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Sox make a move for the bullpen

Donnelly, Romero added for setup roles

While Daisuke Matsuzaka decided to stick around town for a few days to get acquainted with his new surroundings, Red Sox general manager Theo Epstein wasted little time turning his attention to other business.

Epstein announced yesterday he'd traded for one Angels reliever -- righthander Brendan Donnelly -- and signed another as a free agent, lefthander J.C. Romero, as he continued to stockpile middle relievers and setup men.

It didn't take a great deal of imagination to think Epstein was planning to take advantage of the surplus he now has in the Sox pen to acquire the missing piece on the current roster -- a closer.

Epstein, who added to a bullpen that has veterans Mike Timlin and Julian Tavarez, kids Manny Delcarmen and Craig Hansen, new Japanese lefty Hideki Okajima, intriguing discovery Devern Hansack, and journeymen Kyle Snyder and Bryan Corey, wasn't tipping his hand.

"With the rate of attrition with pitching in general, especially with bullpens, especially with our bullpen, I think the more quality you have, the better off you'll be," Epstein said. "We're certainly looking for another piece in the closer's role. We do like a lot of these options we have. A lot of these guys have proven track records. Hopefully, with a bit of a surplus, we can choose the best guys to break camp with us, get them in the right roles and have a successful year in the bullpen. If we maintain a surplus during the season, certainly we'd entertain the notion of a trade."

But the addition of the veterans Donnelly and Romero, both of whom appear past their best days -- Donnelly as the premier setup man on the Angels team that won the World Series in 2002 and was back in the playoffs the next season, Romero as a big-outs producer for the Twins in 2005, when the Sox explored a trade for him at the deadline -- will inevitably feed speculation the Sox might package a Hansen or Delcarmen in an attempt to land a closer.

One obvious target continues to be Chad Cordero of the Nationals. Washington GM Jim Bowden is a known fan of Wily Mo Peña, and perhaps could be enticed into dealing Cordero if the Sox throw in one of their young power arms, a list that includes Edgar Martinez. Pirates lefty Mike Gonzalez is also of prime interest to the Sox, but the Yankees are also involved and the Braves, with lefthanded hitting first baseman Adam LaRoche, may be the best match of all.

One major league source said the Sox were a leading contender for second baseman Marcus Giles, who was not tendered a contract by the Braves by Wednesday's midnight deadline and became a free agent. But indications from the Sox yesterday were that while they may make an inquiry, they expect the Padres or Mets to be willing to ante up more money for Giles, who would bump Dustin Pedroia out of a job if he came to Boston.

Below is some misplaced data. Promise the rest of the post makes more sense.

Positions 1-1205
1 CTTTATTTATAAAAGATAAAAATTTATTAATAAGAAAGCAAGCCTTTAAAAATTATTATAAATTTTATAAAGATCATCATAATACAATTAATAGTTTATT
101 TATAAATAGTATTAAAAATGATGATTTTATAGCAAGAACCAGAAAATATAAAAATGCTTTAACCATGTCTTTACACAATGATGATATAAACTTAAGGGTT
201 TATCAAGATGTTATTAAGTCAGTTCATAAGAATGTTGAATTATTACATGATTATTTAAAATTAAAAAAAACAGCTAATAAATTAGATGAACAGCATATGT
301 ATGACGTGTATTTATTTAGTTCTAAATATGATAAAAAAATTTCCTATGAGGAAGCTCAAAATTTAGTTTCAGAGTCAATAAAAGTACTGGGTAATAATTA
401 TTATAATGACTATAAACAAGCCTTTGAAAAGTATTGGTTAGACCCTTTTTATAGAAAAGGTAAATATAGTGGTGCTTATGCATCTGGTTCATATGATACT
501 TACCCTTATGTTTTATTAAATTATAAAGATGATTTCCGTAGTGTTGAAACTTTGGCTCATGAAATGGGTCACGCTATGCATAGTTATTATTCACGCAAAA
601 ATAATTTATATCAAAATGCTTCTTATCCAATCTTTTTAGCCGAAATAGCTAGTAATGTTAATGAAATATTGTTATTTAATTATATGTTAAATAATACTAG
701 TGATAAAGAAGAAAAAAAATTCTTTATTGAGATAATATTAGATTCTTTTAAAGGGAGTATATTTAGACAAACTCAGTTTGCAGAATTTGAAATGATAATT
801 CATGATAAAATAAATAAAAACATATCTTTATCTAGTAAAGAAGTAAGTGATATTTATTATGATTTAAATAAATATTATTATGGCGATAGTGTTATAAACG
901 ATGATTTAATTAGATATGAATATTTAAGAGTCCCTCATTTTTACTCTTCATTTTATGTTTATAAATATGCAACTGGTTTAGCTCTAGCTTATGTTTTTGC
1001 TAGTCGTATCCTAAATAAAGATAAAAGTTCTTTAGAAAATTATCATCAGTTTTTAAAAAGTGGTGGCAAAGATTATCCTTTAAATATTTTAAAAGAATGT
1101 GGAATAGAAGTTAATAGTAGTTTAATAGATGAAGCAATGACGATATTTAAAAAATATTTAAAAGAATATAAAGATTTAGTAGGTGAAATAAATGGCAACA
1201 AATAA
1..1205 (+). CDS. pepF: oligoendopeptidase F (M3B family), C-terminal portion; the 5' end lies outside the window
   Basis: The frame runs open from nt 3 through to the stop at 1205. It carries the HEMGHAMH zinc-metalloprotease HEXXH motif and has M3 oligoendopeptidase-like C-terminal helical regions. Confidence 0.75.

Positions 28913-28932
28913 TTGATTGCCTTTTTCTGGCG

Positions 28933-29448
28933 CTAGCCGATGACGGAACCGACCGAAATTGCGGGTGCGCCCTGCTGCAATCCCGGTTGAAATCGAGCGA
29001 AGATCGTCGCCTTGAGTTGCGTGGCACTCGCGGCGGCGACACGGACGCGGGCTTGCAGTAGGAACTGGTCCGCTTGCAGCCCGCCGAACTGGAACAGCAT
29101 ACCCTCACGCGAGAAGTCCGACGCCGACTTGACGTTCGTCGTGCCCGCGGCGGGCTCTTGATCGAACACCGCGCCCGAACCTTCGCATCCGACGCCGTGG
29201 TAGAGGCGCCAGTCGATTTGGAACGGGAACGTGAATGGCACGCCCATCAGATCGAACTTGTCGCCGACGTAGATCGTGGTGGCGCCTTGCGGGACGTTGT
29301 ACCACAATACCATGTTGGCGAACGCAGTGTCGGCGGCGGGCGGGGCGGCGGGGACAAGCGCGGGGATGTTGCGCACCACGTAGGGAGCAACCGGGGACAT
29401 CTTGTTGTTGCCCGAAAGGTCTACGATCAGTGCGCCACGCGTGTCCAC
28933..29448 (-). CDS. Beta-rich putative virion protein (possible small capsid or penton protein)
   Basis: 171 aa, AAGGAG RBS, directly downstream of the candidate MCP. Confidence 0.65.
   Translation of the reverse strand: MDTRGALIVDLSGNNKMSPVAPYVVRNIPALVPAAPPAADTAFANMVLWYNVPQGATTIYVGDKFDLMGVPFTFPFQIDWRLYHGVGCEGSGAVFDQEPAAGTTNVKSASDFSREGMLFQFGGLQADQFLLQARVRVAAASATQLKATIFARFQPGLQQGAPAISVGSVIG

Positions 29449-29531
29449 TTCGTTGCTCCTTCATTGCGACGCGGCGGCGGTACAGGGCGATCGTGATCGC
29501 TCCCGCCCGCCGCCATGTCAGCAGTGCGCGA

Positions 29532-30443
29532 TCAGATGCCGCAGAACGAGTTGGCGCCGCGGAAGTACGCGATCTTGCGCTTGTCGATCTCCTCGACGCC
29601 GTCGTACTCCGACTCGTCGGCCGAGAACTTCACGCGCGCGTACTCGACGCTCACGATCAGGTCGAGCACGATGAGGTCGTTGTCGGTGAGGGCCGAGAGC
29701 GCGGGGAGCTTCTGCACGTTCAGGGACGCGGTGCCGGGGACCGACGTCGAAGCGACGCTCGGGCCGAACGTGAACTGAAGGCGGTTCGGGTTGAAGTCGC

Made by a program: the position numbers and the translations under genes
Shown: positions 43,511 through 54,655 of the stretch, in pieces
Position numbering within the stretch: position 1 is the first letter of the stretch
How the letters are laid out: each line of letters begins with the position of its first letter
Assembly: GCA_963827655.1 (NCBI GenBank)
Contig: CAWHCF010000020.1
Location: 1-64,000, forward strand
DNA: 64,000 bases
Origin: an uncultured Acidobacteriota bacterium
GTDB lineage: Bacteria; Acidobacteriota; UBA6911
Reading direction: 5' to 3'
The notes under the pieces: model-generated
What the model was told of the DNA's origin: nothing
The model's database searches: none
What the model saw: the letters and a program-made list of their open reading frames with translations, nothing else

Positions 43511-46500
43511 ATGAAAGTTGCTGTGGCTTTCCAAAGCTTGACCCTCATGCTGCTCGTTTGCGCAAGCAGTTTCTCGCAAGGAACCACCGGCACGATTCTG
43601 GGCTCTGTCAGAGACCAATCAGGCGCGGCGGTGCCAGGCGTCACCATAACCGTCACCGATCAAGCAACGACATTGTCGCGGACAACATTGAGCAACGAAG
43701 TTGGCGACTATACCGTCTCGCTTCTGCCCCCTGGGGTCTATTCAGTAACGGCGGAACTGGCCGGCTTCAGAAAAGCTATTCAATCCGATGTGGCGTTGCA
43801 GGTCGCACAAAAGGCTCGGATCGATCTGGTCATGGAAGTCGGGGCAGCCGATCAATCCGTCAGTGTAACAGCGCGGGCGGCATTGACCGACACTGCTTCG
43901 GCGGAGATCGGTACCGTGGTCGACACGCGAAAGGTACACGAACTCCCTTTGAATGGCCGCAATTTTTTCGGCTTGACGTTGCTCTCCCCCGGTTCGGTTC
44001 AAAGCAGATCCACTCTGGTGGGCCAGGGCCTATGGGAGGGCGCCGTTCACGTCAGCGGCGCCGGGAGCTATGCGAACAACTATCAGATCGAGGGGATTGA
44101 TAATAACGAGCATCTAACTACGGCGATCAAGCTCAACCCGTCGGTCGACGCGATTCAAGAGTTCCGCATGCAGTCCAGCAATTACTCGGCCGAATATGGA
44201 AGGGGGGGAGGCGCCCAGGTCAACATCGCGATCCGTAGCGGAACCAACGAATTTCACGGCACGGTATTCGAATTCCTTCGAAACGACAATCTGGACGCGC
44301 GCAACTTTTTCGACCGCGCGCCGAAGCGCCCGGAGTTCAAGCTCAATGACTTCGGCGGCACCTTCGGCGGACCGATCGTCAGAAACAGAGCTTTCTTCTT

The 35-year-old Donnelly, a 6-foot-inch-3, 240-pounder, had requested a trade in April, unhappy he lost his role as primary setup man to Scot Shields and Hector Carrasco. But he had a pretty good season, going 6-0 with a 3.94 ERA in 62 games. Arbitration eligible, Donnelly figures to command a salary in the $1.2 million range.

"I think Donnelly can be a very interesting piece of the puzzle in our bullpen," Epstein said. "He's someone who prefers to pitch in in important situations, prefers to pitch later in the game. He always wants the ball. He's got a very tough, competitive makeup, which we think will be a very good fit for our situation."

Romero was a major disappointment for the Angels last season. He went 1-2 with a 6.70 ERA in 65 appearances. The Sox, who traded reliever Phil Seibel for Donnelly, signed Romero for $1.6 million.

"Romero is a talented guy who had a very difficult year," said Epstein. "He had trouble getting in a rhythm all year long, repeating his delivery. Certainly that's why he's available at this cost. We see him as a 'buy low' guy. [He is] somebody who is a couple of adjustments away from being a very valuable addition to our bullpen. We think he really makes sense at this cost."

The Sox also officially announced the signing of backup catcher Doug Mirabelli. His salary was cut in half from last season, to $750,000 from $1.5 million, but he has performance bonuses that could increase his total to $975,000.

The Sox have yet to officially announce the signing of free agent outfielder J.D. Drew, but his agent, Scott Boras, confirmed yesterday there were just a couple of minor contractual snags. "Theo and I have been so busy," said Boras, who just wrapped up negotiations with Epstein on Matsuzaka. "Just a couple of language snags, one on a trade clause, the others dealing with performance awards."

Epstein was reluctant to discuss what was on Matsuzaka's agenda, other than to say it was of a "personal nature." Matsuzaka is not expected to return to Japan until next week.

Sox owner Tom Werner said that on Thursday, Matsuzaka actually got to walk around Boston Common undisturbed.

"I asked him if he'd found Newbury Street yet and he said no," Werner said. "I said, 'Don't worry, [his wife] Tomoyo will.' "

Gordon Edes can be reached at edes@globe.com.

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